Clothes Make the Girl
While Tracy DiNunzio worked around the clock from her kitchen table to launch the online clothing resale shop Tradesy, she started to notice that what she wore affected how she felt—and how successful she was in business.
While building Tradesy, DiNunzio started to notice a trend. On the days she wore sweats, she was far less productive than on the days when she dressed up; when she donned designer suits that she loved, she performed better in meetings than when her clothes made her feel meh.
“At first it didn’t make sense for me to dress up just to sit behind a computer all day,” says DiNunzio, who’s built a $10 million business over the past three years. “But I started to notice that the days that I didn’t look as nice were the days I didn’t feel as good or perform as well.”
Science in Fashion
DiNunzio began researching her hunch and found an abundance of scientific research linking the power of fashion to a person’s psyche and success in business. For example, researchers at the Kellogg School of Management at Northwestern University conducted a study in which participants wore identical white coats. Some were told the garments were doctors’ coats, while others were told they wore a painter’s jacket. Those wearing the “doctor’s coat” performed far better on cognitive tests than those in the “painter’s jacket,” even though the clothing was exactly the same. “It’s all about what our clothes say to us, and what we tell ourselves we’re capable of,” DiNunzio says.
Today, DiNunzio wears designer jeans, a Chanel blazer and heels—even when working from home. She also uses what she’s learned about the fashion-psychology connection to help other women perform better in business and life. Some of her insights are based on science, while other observations come from her work with women whom she helps clean and organize their closets. “While helping women purge their closets, I started to notice patterns,” DiNunzio says. “As I started to get to know the women, I found that my sense about their personalities and lives was true. Today, when I look at a woman’s closet, it’s like reading her horoscope. I can really get a sense of what is going on in her life.”
Here are some common closet habits, and what they say about the owner:
Drawers stuffed with unworn clothes, tags still attached
“This tends to correlate with an inability to be grounded in reality,” DiNunzio says. “These women live in a fantasy world of unrealistic expectations, and they suffer from a sense of disappointment all the time.”
Closets full of the same style or color, such as one sweater in multiple colors or everything in black and gray
“These are women who are afraid of risk and commitment in their relationships and in work,” DiNunzio says, adding that this closet profile often also comes with timid and inflexible personalities.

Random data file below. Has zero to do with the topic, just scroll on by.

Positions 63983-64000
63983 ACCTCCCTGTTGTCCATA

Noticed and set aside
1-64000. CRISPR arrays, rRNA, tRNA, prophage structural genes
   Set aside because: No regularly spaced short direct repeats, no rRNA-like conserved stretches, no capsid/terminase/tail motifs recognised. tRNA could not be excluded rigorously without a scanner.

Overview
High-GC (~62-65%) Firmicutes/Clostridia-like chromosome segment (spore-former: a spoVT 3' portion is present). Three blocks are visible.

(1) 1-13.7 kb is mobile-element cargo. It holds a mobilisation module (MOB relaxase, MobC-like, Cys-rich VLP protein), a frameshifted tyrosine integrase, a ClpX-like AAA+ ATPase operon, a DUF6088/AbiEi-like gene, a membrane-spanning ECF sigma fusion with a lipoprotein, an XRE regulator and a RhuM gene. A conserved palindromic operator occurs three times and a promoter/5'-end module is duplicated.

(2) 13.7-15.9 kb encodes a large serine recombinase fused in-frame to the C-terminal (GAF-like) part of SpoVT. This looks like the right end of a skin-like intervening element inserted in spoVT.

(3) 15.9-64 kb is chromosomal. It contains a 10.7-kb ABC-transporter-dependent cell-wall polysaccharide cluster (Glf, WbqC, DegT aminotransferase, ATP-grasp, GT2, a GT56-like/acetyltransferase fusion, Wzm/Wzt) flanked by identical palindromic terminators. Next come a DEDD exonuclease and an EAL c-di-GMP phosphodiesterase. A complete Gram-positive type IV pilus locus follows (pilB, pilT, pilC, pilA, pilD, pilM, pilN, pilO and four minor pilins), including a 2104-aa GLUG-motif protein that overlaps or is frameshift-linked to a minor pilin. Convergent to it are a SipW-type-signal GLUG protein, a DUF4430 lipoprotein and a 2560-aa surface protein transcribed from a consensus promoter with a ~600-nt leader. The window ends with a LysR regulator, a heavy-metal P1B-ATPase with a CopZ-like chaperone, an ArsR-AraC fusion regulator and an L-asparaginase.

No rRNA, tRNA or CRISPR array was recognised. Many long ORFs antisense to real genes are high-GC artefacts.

To get out of your fashion rut, DiNunzio suggests three tips:
- Go to a department store and try on at least one item from every department— women’s, sportswear and various designers—especially those you may have shied away from in the past. “It’s important that you see yourself in a new light,” she says.
- Go shopping with a fashion-savvy friend who knows the real you. “We often don’t see ourselves clearly, and it can be very, very useful to have another set of eyes from someone who can help you get past your mental blocks and bring out the best in you,” DiNunzio says.
- Don’t rely too heavily on designer logos. One study published in the scientific journal Evolution and Human Behavior found that a woman wearing a sweater with a designer logo got a response rate of 52 percent when asking people on the street to fill out a survey. But when she wore a plain sweater, that rate dropped to 13 percent. That said, DiNunzio advises against relying on lots of logos in the professional world: “I recommend discrete logos or well-made designer clothing. It’s about the confidence that you gain by wearing something that is really beautiful and well-made—not broadcasting that you’ve spent a lot of money.”
If you’re looking to dress for success, here are two interview outfits for less than $200 that DiNunzio styled:
Make an Impression
Fitted Linen Jacket ($49.95) at H&M
(Get a 20 percent off coupon when you sign up for the H&M newsletter.)
Stitch Seam Cigarette Trousers ($45) at Topshop
(Get free shipping on orders of more than $50 through Topshop sales.)
Satin Blouse ($34.99) at Mango
(Enjoy free shipping when you spend $150 or more with Mango discounts.)
High Heel Court Shoe With Ankle Strap ($49.90) at Zara
(Get free shipping with Zara sales.)
Play It Safe
T Tahari Myra Dress ($128) at Neiman Marcus
(Get free shipping at Neiman Marcus & save with a discount gift card)
Nine West Shoes Flax Pumps ($69) at Macy’s
(Take 15 percent off orders of $100 or more with Macy’s coupons.)